A few months back, it seemed that TiVo (Nasdaq: TIVO ) had stalled out when it came to new developments and innovations. Now it's getting back in the game. Just a few days after the launch of its targeted ad product, it's now announcing a deal with Brightcove, which will allow subscribers to access Web video through their TiVo boxes.
The idea that TiVo might offer this type of content is hardly new. Way back in 2004, many investors had high hopes that TiVo and Netflix (Nasdaq: NFLX ) would offer movies via broadband connections through the TiVo box. That didn't come to pass, but TiVo's most recent development finally connects TV and Internet-based video content.
Possibly as early as June, Motley Fool Stock Advisor pick TiVo will offer video content from Brightcove, an Internet TV service that enables content providers to distribute video over the Internet. Brightcove has a stable of content partners already, including the New York Times, Discovery Communications, National Lampoon, Viacom's (NYSE: VIA ) MTV, and Reuters. It's also got several well-known investors, such as Time Warner's (NYSE: TWX ) AOL and IAC/InterActiveCorp (Nasdaq: IACI ) . (IAC chief Barry Diller is on Brightcove's board of directors.)
It's worthwhile to note that people who get TiVo through DirecTV (NYSE: DTV ) won't be eligible to use this service, and those subscribers make up a very large portion of TiVo's subscriber base.
When I wrote about TiVo's new ad initiative a couple days ago, one reader emailed me that an element missing from most news coverage was the advent of Internet TV. I'll bet he's feeling pretty prescient now.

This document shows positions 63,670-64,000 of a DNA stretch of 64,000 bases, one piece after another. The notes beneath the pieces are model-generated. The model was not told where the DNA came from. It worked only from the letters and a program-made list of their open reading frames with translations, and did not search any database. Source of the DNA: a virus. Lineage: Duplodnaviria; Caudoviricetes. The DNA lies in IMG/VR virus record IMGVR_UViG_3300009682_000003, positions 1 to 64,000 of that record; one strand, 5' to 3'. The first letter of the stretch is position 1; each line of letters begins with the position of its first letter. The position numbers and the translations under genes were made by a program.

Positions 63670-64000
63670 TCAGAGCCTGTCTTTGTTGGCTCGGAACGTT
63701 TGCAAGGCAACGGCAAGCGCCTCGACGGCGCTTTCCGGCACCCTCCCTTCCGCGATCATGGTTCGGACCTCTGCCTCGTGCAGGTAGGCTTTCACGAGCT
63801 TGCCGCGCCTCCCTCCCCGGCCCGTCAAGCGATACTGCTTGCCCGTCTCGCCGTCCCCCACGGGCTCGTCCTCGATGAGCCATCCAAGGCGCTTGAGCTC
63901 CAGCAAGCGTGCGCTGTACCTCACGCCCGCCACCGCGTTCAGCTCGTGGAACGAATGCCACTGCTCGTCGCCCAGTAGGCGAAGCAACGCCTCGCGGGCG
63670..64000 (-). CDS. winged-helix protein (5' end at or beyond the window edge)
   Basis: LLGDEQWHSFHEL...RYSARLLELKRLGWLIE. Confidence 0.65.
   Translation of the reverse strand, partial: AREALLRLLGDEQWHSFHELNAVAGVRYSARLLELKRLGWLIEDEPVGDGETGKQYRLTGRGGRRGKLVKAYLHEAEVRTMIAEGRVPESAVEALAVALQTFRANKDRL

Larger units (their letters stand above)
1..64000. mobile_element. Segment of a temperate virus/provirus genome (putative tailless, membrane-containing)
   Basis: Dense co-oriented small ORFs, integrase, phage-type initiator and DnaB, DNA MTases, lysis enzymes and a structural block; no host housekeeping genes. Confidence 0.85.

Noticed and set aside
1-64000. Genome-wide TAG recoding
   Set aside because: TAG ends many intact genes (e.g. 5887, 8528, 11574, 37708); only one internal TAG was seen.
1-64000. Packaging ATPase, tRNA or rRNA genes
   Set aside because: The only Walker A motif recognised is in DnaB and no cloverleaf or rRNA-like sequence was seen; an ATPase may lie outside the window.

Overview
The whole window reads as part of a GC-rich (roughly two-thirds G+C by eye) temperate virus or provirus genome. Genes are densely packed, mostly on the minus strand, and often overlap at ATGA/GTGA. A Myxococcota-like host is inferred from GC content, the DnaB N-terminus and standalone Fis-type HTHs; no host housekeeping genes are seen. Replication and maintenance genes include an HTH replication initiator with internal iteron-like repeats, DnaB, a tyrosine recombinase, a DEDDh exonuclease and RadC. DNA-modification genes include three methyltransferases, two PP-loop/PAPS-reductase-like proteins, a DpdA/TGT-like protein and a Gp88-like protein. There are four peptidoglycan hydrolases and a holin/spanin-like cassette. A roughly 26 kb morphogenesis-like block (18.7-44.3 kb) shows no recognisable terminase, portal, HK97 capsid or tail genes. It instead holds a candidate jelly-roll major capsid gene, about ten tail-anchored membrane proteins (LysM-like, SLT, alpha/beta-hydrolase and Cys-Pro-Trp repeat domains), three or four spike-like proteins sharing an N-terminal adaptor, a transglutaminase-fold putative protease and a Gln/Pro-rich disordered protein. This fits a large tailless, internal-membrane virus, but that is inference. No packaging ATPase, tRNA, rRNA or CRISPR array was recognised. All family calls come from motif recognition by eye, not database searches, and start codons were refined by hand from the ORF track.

To survive, TiVo will have to differentiate itself from rivals, and competition is emerging from many corners. Yahoo! (Nasdaq: YHOO ) recently announced free software that people could use to allow their PCs to act like DVRs. However, Yahoo!'s service requires a TV tuner card in each user's PC, plus cables to connect those PCs to their TVs. I'd say TiVo's service sounds a lot easier for less technically inclined consumers.
TiVo is certainly making up for lost time, and I can see why its sharehodlers might feel heartened these days. Nonetheless, the company must still prove that it can achieve profitability and fend off rivals. For now, at least it's showing a lot more competitive spark than it was a few months ago.
TiVo, Netflix, and Time Warner are allMotley Fool Stock Advisorrecommendations. To find out the most recent stocks that David and Tom Gardner have recommended, click here for a 30-day free trial.
Alyce Lomax does not own shares of any of the companies mentioned.